FCC’s KENNY MOVES TO MERCURY
Robert Kenny, acting Federal Communication Commission press secretary, has moved to Mercury Public Affairs in Washington, D.C.
His job is to provide media relations duties surrounding issues in the healthcare, high-tech and telecommunications categories.
The FCC last week named Tammy Sun, founder and CEO of PR agency Let it Shine, as communications director head of the office of media relations, effective April 29. Neil Grace was tapped as press secretary to Chairman Julius Genachowski, effective May 2.
Sun was deputy communications director for the William J. Clinton Foundation, press secretary for the Democratic Leadership Council and spokesperson for Sen. Joe Lieberman’s 2006 re-election campaign.
Grace was recently director of Burson-Marsteller's issues and crisis practice, starting with the firm in 2004. He started in PR with the National Restaurant Association. Kenny moved into the shoes of chief spokesman for FCC chair Julius Genachowski after Jen Howard departed in December. He had been handling the FCC’s public safety and homeland security bureau.
Omnicom owns Mercury.
LA TIMES WIN SERVICE PULITZER
The Los Angeles Times won the coveted Pulitzer Prize for Public Service for its exposure of corruption in Bell, Calif.
The Times team reported a series on Bell officials who used city treasury funds to pay themselves large salaries. The reporting resulted in arrests and reforms, Columbia University noted in announcing the 95th annual Pulitzers.
Paige St. John of the Sarasota Herald-Tribune was awarded the prize for investigative reporting as she examined “weaknesses in the murky property-insurance system vital to Florida homeowners.”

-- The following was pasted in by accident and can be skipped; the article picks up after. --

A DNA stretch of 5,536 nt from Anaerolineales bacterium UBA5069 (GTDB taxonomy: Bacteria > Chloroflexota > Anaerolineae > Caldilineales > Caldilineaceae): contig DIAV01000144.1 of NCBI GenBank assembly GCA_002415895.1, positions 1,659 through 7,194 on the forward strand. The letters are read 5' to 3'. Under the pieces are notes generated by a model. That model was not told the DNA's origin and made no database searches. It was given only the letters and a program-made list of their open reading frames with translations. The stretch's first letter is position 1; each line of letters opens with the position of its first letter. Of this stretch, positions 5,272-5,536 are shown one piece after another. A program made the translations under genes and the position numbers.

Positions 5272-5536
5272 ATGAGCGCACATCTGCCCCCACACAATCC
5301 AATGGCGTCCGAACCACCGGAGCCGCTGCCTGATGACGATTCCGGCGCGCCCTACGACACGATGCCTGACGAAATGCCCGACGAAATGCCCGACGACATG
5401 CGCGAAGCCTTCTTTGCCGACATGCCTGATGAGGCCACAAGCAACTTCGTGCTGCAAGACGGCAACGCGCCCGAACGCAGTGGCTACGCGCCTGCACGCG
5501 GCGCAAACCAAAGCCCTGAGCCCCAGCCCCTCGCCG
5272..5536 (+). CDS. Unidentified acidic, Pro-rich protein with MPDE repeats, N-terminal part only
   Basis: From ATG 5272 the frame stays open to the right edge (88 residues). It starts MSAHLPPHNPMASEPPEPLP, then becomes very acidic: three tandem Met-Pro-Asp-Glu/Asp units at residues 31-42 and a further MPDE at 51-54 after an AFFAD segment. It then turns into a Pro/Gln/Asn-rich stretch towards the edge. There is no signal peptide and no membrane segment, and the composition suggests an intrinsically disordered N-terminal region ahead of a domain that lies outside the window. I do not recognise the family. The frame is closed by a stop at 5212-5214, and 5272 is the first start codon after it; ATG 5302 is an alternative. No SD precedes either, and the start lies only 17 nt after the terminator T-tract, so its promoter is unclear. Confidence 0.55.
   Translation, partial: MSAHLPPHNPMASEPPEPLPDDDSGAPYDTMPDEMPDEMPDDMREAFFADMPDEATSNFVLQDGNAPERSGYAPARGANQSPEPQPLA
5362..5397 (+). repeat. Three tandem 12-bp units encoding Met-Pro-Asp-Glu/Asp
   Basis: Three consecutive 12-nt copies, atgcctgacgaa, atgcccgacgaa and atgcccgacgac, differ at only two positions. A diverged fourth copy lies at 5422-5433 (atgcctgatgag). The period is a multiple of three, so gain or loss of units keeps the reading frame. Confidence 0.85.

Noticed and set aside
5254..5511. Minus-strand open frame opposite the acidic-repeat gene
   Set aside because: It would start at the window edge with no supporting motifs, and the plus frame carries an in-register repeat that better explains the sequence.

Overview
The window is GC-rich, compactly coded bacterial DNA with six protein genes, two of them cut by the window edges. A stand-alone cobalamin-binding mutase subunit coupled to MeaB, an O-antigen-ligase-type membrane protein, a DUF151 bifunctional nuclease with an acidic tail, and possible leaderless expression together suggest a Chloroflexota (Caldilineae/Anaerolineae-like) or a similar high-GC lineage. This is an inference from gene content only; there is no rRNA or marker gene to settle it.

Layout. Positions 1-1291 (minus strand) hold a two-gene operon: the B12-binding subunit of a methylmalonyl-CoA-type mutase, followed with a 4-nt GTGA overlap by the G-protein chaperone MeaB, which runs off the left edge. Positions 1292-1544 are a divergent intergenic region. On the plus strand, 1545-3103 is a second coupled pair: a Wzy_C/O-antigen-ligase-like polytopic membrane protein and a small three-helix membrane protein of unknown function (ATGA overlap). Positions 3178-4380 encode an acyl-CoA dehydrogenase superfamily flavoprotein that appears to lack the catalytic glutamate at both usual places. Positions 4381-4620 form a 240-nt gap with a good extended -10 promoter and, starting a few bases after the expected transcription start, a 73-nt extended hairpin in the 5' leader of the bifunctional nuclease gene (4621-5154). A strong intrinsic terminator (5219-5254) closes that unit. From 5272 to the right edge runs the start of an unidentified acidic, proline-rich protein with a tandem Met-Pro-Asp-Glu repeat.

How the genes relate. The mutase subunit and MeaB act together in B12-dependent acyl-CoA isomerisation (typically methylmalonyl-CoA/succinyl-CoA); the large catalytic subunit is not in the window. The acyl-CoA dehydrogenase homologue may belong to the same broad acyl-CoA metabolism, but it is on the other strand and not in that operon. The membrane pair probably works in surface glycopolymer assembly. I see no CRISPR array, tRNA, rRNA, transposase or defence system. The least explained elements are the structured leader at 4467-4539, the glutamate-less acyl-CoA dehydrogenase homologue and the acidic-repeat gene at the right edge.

Mark Johnson, Kathleen Gallagher, Gary Porter, Lou Saldivar and Alison Sherwood of the Milwaukee Journal Sentinel won the prize for explanatory reporting as they covered an effort to use genetic technology to save a four-year-old boy afflicted by an unknown disease.
The national reporting Pulitzer went to ProPublica’s Jesse Eisinger and Jake Bernstein for their coverage of questionable practices on Wall Street that contributed to the nation’s economic meltdown. The New York Times’ Clifford Levy and Ellen Barry won the Pulitzer for international reporting as they covered Russia’s justice system “remarkably influencing the discussion inside the country” the prize board said.
Other awards included a Chicago Sun-Times team for local reporting, Amy Ellis Nutt of the Star-Ledger for feature writing, the New York Times’ David Leonhardt for commentary, and Sebastian Smee of the Boston Globe for criticism.
Joseph Rago of the Wall Street Journal was honored for editorial writing, Miek Keefe of the Denver Post won for editorial cartooning, and Carol Guzy, Nikki Kahn and Ricky Carioti of the Washington Post won for breaking news photography for coverage of the Haiti earthquake.
Full list of winners is at pulitzer.org.